National Day Without Stigma: Why This Affects Me

1 in 4 college students has a mental health disorder. That big 1,000 student lecture hall you have? Statistically based, 250 of them are battling something mental health related.

Amie Just
My name is Amie. I have multiple mental health disorders.

You don’t think you know anyone? Hi. My name’s Amie.

Over the course of my life I’ve struggled with, and been diagnosed with, five mental health disorders. Some of them have more of an effect on my every day life than others, but how they interact with each other makes everything even more difficult.

Today, I’m currently having a bad day. One of my mental health disorders is playing first fiddle in my life, right now. I’ve had “a bad day” since Saturday. This happens all the time.

On any given night, I never know if I’m going to get a full night’s sleep, thanks to the occasional night terror. I never know how I’m going to feel in the morning. I never know if I’m going to have enough energy and/or strength to make it through the day.

When I trust people enough to tell them that I have these mental health disorders, some of them understand. A lot of people don’t. The stigma that surrounds them sucks.

“Why can’t you just deal with it?”

I try dealing with it. Mental health disorders are a tricky thing. It becomes an even stickier mess when you add more illnesses into the picture. When you have a virus, you have to let it run its course. For me, this is the same way. I HATE the way medicines make me feel. For some people, the various medicines work wonders. But me? I lose every charming characteristic about myself. My sass goes by the wayside. My smile is never around. My jokes don’t happen. My highs and my lows in my mood don’t happen. I’m a constant lull of meh.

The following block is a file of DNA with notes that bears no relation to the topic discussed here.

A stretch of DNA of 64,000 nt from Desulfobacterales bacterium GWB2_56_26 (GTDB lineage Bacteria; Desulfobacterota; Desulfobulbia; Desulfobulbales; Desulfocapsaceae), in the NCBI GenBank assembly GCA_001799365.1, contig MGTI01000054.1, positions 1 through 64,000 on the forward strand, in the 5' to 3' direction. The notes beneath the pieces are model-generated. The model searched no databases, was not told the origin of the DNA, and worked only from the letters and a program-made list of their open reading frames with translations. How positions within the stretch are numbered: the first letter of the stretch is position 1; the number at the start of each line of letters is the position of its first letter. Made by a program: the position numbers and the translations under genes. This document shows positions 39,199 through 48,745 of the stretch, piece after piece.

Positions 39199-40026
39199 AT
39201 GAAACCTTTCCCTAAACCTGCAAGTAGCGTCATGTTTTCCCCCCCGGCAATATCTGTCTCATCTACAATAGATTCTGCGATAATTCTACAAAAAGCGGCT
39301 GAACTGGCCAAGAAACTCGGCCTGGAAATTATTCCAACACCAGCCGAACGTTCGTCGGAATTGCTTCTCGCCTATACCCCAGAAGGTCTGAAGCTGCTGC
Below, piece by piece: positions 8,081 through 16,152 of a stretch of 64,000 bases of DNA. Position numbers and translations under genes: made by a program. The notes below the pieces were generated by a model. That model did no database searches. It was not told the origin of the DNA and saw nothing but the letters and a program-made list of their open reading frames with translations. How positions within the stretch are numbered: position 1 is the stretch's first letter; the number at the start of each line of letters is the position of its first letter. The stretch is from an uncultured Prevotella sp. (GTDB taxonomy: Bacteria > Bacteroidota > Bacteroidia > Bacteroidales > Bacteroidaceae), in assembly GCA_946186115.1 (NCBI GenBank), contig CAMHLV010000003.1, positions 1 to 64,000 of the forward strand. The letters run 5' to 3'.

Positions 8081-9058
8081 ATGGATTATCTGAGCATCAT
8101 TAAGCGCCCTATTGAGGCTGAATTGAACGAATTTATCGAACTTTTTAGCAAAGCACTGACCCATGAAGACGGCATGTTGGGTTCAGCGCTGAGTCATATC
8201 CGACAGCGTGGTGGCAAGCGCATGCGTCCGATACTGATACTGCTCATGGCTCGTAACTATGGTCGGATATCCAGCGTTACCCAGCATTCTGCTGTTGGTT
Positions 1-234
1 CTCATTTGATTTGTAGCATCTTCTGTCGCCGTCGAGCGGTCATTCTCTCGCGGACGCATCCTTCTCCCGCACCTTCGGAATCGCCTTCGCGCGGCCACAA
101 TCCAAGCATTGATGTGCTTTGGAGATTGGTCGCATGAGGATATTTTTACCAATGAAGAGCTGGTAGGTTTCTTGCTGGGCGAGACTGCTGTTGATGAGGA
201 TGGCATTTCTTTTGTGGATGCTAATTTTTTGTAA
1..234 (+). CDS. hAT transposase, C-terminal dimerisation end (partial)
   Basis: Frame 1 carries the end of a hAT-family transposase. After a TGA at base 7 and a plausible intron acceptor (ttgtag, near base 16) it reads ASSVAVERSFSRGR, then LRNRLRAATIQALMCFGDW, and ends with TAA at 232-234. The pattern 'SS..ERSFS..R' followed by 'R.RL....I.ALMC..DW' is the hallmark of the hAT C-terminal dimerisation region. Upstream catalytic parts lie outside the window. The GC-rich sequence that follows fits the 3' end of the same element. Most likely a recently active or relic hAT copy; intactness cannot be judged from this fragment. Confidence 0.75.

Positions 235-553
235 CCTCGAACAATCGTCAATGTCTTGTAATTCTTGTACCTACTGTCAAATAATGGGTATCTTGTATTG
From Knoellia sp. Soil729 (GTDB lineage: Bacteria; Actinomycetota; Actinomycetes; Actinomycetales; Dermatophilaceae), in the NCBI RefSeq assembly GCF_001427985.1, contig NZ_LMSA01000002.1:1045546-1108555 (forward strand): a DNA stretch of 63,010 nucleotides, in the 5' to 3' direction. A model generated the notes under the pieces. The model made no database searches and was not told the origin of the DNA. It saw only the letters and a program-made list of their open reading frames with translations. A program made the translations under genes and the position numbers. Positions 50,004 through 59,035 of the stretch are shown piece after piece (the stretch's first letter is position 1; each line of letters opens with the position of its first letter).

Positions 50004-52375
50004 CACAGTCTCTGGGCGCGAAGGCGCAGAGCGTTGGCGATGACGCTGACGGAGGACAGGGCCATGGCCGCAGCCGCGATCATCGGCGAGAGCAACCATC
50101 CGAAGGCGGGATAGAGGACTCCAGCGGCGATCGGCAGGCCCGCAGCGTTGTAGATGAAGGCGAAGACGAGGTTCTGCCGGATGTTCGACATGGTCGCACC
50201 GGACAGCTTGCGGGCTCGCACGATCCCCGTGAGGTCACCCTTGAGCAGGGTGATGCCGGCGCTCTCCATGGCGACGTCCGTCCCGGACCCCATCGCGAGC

I deal with my mental health disorders in the way that’s best for me. Unlike a virus, you can’t catch my PTSD. Coming to the conclusion on how to deal with everything is a constant process and has been a long time coming. How I am at the moment doesn’t mean that’s how it’s going to in the future.

“That’s not a real thing.”

I can assure you mental health disorders are a real thing. They affect my life in very negative ways. I’m not making any of this up. No normal person lies about having any sort of physical illness, so why would I lie about this? For someone to say that mental health disorders aren’t real… I can’t even come up with words to describe how that makes me, and anyone who suffers, feel.

“Can’t you just be happy?”

Everyone has different moods. We’re all human. Several of my moods are linked to my mental health. So no, I’m not always going to be happy. Neither are any of you. When you break up with your significant other, you’re going to have a multitude of emotions. When you get in a car accident, you’re going to have a multitude of emotions. Telling anyone to “just be happy” is not OK. Telling someone who has a mental health disorder, especially depression, to just be happy, is incredibly insensitive.

“So you’re going to shoot up a place when you have a bad day, right?”

Stop. Stop this right now. Mental health plays into the unfortunate situation we have in this country, but just because I, or anyone, has a mental health disorder doesn’t mean we act violently. Not everyone reacts to alcohol the same. Not everyone reacts to tobacco the same. Not everyone reacts to literally anything the same. Stop this. This is not OK.


Oct. 5 is National Day Without Stigma. The stigma that surrounds mental health disorders is a problem. No one talks about it because some people make people with mental health disorders feel like their health isn’t important.

The ignorance around mental health needs to stop. I realize the ignorance and the stigma won’t go away any time soon, but it’s time for progress to be made.

I’m tired of being called “crazy” because I have mental health disorders. All 1 in 4 of us are. We’re not crazy. We have genuine health issues that just happen to affect our head.

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